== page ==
AN increasing number of producers are turning to social media to establish value adding opportunities and create their own market rather than settling for major supermarket prices.
As technology continues to grow in the agricultural machinery and operational world, the rise of Facebook and Instagram marketing is also having a positive influence.
Agribusiness expert Lisa Lonsdale of Lonsdale Agribusiness said social media marketing had risen in recent years due to its influence and the consumers' need to know where their food is coming from.
"It allows us to do business outside of business hours," she said.
"A lot of producers can't be in the office usually at 8am-5pm so they can still be selling and making a profit outside of those usual hours for it and the same for the buyer.
"They can't rely on the usual markets of Coles and Woolworths, their contracts are so hit and miss and not reliable.
"We have seen years of it now of the wasted produce that there is nothing wrong with it."
This year is shaping as one of the biggest yet for Woolooga rosella growers Greg Petersen and Cecilia ‘CC’ Diaz-Petersen but it’s thanks largely to a value adding condiment business that the couple were able to survive during drought.
The couple currently have close to 5000 rosella bushes at various stages on their 100 acre property and have already picked 1.2 tonne since harvest began in January.
They expect to pull off up to five tonne when picking concludes in June, dependent on the winter weather in May.
It comes after the pair were two weeks away from being short of water in 2017 and only picked 3.2 tonne of fruit due to dry conditions.
Rosellas are just one of the many vegetables grown on their property including a variety of tomatoes, cape gooseberry, chilli, okra, bitter melon, snake bean and gem squash.
It was a love for the unusual products that led Greg and CC together in 2012 when CC began sourcing fruit from the farm for her small jam business, CC’s Kitchen.
“I was doing real estate and I was in sales before that and I just wanted to get a bit of an outlet from the selling side,” she said.
“I just wanted to grow something to take the stress out and started growing tomatoes and all of a sudden tomatoes were coming out of my ears...and I started making relish.”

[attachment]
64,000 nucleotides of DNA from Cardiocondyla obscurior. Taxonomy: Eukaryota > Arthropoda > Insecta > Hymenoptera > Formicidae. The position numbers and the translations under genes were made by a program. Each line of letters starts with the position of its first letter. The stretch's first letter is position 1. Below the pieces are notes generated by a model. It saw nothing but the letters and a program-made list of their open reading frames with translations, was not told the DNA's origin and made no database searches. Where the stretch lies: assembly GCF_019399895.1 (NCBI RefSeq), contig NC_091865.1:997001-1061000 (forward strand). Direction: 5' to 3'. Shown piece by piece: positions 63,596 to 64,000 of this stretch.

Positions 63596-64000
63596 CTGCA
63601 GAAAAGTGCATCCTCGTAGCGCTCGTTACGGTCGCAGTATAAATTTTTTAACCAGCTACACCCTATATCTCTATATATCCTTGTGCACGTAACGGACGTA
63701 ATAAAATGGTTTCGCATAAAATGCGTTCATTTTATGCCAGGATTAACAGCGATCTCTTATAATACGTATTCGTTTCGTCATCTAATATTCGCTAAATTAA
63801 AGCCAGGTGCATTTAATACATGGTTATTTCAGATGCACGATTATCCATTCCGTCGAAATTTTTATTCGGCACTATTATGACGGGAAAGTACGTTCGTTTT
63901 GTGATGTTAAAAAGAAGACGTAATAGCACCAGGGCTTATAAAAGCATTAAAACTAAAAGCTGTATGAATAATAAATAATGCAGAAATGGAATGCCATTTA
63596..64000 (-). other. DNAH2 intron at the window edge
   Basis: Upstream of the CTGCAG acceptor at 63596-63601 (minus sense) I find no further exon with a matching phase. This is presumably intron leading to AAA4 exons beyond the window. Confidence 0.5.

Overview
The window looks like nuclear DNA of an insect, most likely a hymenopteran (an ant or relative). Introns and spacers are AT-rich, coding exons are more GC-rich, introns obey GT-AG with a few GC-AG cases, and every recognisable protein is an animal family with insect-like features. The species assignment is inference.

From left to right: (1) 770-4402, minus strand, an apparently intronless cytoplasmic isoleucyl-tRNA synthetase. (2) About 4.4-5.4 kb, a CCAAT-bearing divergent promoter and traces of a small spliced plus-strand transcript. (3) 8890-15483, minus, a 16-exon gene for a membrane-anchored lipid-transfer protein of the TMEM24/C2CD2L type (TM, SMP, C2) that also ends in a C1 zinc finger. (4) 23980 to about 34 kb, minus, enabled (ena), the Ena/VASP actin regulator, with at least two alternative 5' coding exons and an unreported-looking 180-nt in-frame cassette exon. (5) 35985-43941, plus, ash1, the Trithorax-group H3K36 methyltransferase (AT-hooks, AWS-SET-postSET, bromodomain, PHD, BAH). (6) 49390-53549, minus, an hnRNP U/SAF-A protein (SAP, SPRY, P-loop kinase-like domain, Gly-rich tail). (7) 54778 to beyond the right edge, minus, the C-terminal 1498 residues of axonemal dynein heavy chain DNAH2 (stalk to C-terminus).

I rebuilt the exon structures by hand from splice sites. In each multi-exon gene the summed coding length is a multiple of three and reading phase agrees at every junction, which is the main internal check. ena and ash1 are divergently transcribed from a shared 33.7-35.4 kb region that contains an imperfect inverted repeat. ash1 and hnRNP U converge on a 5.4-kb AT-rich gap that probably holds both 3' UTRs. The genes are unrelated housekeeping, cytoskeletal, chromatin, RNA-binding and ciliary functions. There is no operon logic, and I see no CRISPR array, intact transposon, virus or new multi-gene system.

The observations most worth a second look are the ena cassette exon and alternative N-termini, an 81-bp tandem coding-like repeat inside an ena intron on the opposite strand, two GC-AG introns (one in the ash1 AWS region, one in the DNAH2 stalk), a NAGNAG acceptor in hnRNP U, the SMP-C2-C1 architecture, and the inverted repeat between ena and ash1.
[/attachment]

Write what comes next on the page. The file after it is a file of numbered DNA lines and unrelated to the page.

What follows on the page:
At the time, the Petersens had been selling their produce to large markets with any that didn’t make market specifications thrown away.
Not wanting to see anything wasted, CC began freezing the rosellas and growing her cooking business to utilise more of their own produce.
While she started off with just four products, today CC’s Kitchen offers more than 60 items ranging from rosella sorbet to salt, tea and cordial.
All the products are made by CC in a three metre square commercial kitchen.
CC said they hope to establish their own market through the off farm business.
“In the drought we were able to survive because of CC’s kitchen, we had a value adding business,” CC said.
“When we had a bumper crop in 2016 of rosellas Greg wasn’t accepting the price we were getting at the Brisbane market, it was just almost giving them away and he said, nope enough of this, we pick them and we put them away.
“The next year we had an awful season and we were pulling our rosellas out of the freezer and we never stopped making jams, all year round.”
“It’s two businesses in one,” Greg added.
“The way the mechanics has changed so much since CC’s kitchen.”
The couple’s innovation extends to include The Big Rosella Festival set to be held for the third time on May 12 with live cooking demonstrations, tours and fresh produce.
It’s another way the couple are aiming to spread the word about
“All of a sudden there is just this interest about this little farm,” CC said.